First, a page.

the improvisation machine by annika frye
 
the improvisation machine by annika frye
nov 03, 2012

the improvisation machine by annika frye

  ‘the improvisation machine’ by annika frye all images courtesy of annika frye

 

 

 

conceived by german designer annika frye, a series of rotational pieces are produced in a experimental production setup using a self-made rotational moulding contraption. in her project titled ‘the improvisation machine’, frye produces a collective variation of objects rather than straying within repetitive forms. each of the moulds are made from simple geometric patterns, with the material being a special plaster that hardens within a shorter time. hollow objects are cut in order to create a vase/dish/containers, where by incorporating wooden parts and other materials, the objects maintain unique elements.

 


improvisation machine video
video courtesy of annika frye

 

 

 

frye states ‘machine, for me, is more than just a tool: I designed the machine itself by using basic characteristics of a piece of furniture such as brass fittings, multiplex and steel tubes.’  \

 

‘at the first glance, the material resembles to ceramics, but the plaster is more lightweight. some objects were cut with a saw in order to  create a container or a vase. in this way, the top and the bottom of the vase/container/dish can be produced within a single mould.’

the improvisation machine by annika frye the collection concceived using the improvisation machine

 

 

 

the first series of pieces compromises different items such as vases, containers and bowls. still, as each object is unique, all objects are related to each other as all forms are based on an octagonal grid. with the quick setting plaster hardening within 30 minutes, the containers are then sanded from the outside, their inside is covered with varnish for its final finish.

the improvisation machine by annika frye

 

 

the project is now part of the adhocracy show curated by joseph grima at the istanbul design biennial from october 13 to december 12, 2012 at the former galata greek primary school

the improvisation machine by annika frye

 

the improvisation machine by annika frye

 

the improvisation machine by annika frye

 

the improvisation machine by annika frye

 

the improvisation machine by annika frye

 

the improvisation machine by annika frye

 

the improvisation machine by annika frye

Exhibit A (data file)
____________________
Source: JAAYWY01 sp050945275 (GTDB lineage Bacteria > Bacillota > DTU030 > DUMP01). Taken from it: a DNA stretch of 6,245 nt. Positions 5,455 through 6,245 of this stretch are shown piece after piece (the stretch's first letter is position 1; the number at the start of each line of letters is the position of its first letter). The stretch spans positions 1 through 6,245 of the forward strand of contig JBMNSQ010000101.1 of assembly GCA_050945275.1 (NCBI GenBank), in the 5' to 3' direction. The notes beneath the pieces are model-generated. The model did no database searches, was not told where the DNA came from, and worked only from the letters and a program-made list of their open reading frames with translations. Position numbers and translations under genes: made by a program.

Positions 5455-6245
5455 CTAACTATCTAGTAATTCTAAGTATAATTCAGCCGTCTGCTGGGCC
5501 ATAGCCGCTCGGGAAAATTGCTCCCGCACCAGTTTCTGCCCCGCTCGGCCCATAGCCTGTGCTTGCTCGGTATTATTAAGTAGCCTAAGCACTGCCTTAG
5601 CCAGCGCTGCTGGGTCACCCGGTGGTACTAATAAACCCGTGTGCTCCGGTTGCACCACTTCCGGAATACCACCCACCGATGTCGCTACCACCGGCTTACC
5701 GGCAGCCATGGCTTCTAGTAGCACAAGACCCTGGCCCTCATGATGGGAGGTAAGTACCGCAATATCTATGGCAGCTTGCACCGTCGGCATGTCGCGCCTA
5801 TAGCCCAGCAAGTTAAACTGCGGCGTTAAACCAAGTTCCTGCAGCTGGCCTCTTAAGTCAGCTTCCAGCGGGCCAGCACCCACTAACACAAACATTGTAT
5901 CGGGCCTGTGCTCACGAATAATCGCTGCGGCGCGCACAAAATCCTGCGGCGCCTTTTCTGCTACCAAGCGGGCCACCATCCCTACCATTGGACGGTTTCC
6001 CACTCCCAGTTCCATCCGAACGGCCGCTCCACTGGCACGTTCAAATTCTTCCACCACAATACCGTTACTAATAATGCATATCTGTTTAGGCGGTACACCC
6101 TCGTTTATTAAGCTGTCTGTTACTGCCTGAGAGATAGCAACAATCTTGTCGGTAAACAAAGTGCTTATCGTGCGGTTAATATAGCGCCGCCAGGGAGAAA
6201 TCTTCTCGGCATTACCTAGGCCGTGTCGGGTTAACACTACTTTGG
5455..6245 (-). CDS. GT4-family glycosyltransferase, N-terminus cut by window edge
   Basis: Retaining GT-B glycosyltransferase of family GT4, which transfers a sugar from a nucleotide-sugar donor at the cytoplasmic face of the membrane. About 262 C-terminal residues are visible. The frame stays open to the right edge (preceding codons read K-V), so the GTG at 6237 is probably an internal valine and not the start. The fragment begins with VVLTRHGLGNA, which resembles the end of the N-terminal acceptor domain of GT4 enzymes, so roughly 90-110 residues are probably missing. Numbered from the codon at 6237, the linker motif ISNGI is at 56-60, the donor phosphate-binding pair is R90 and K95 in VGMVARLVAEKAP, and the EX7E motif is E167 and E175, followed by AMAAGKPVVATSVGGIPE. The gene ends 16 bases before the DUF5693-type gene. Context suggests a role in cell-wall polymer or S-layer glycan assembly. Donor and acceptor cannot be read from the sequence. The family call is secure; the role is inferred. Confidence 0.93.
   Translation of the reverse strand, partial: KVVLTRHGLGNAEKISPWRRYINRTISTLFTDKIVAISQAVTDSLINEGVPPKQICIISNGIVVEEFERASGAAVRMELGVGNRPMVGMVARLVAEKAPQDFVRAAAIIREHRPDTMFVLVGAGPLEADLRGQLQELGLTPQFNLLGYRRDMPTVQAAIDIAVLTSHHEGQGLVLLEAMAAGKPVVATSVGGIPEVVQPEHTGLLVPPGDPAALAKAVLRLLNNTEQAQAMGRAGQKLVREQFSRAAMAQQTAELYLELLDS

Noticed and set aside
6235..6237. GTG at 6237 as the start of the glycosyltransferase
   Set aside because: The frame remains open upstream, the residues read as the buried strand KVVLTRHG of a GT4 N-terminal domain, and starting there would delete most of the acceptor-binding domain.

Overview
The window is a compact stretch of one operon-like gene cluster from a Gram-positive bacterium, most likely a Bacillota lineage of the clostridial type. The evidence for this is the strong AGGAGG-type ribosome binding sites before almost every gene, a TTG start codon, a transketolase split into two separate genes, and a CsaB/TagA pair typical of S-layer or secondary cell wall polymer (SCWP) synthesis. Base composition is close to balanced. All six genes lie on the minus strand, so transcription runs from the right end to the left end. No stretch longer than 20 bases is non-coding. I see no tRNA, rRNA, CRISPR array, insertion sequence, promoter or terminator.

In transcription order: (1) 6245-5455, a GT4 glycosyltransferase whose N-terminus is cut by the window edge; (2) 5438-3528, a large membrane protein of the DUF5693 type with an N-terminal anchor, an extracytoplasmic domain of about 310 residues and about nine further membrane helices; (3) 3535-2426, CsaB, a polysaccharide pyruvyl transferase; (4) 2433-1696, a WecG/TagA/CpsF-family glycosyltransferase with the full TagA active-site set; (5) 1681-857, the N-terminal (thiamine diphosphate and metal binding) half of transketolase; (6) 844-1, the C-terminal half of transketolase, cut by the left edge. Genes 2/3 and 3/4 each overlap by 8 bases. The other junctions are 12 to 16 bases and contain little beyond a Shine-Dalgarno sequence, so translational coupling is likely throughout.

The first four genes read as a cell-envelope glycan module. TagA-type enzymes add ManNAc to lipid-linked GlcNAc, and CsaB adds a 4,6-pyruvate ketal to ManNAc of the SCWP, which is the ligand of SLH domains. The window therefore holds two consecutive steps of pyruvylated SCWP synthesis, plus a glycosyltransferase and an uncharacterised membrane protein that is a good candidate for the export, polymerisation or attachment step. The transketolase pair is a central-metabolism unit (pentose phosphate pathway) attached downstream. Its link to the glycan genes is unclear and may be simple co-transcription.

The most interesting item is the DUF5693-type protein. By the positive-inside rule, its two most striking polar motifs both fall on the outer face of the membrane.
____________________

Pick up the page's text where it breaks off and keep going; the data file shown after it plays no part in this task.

the improvisation machine by annika frye

 

the improvisation machine by annika frye product view of the improvisation machine

 

the improvisation machine by annika frye

 

the improvisation machine by annika frye a drill with constant variable speed

 

the improvisation machine by annika frye first prototype experiment

 

the improvisation machine by annika frye detail after the plaster has dried

 

the improvisation machine by annika frye incorporating wooden elements within the process

 

the improvisation machine by annika frye detail of the moulds

 

the improvisation machine by annika frye geometric patterns for the moulds

 

 

the improvisation machine by annika frye

 

istanbul design biennial october 13th – december 12th, 2012

with the aim of underlining the importance of design for production, economy, cultural interaction and quality of life, the first istanbul design biennial will be realized in 2012 by istanbul foundation for culture and arts. istanbul design biennial will be open to all disciplines of the creative industries in major fields such as urban design, architecture, interior design, industrial design, graphic design, new media design and fashion design, as well as their subfields.

  • you are grown old and a bit flabby. Do more Sports.

    Dr. Koonz
  • A good first step, there is a level of improvisation in the sense of the slight unpredictability of the final object. Ditch the preformed molds, magnify the unpredictability and we\’ll have something truly interesting.

    Toby
  • This is a very interesting project, but misnamed and misrepresented. The forms are dictated by the molds, the design and creation of which we are given no information, but probably involve a digital stage, and maybe some laser cutting of the mold material. The mold machine is great, but there are machines for casting that precede this, usually great hulking devices. Improvisational — that’s the promise, and that’s what I’m missing from this.

    Jay Alan Babcock

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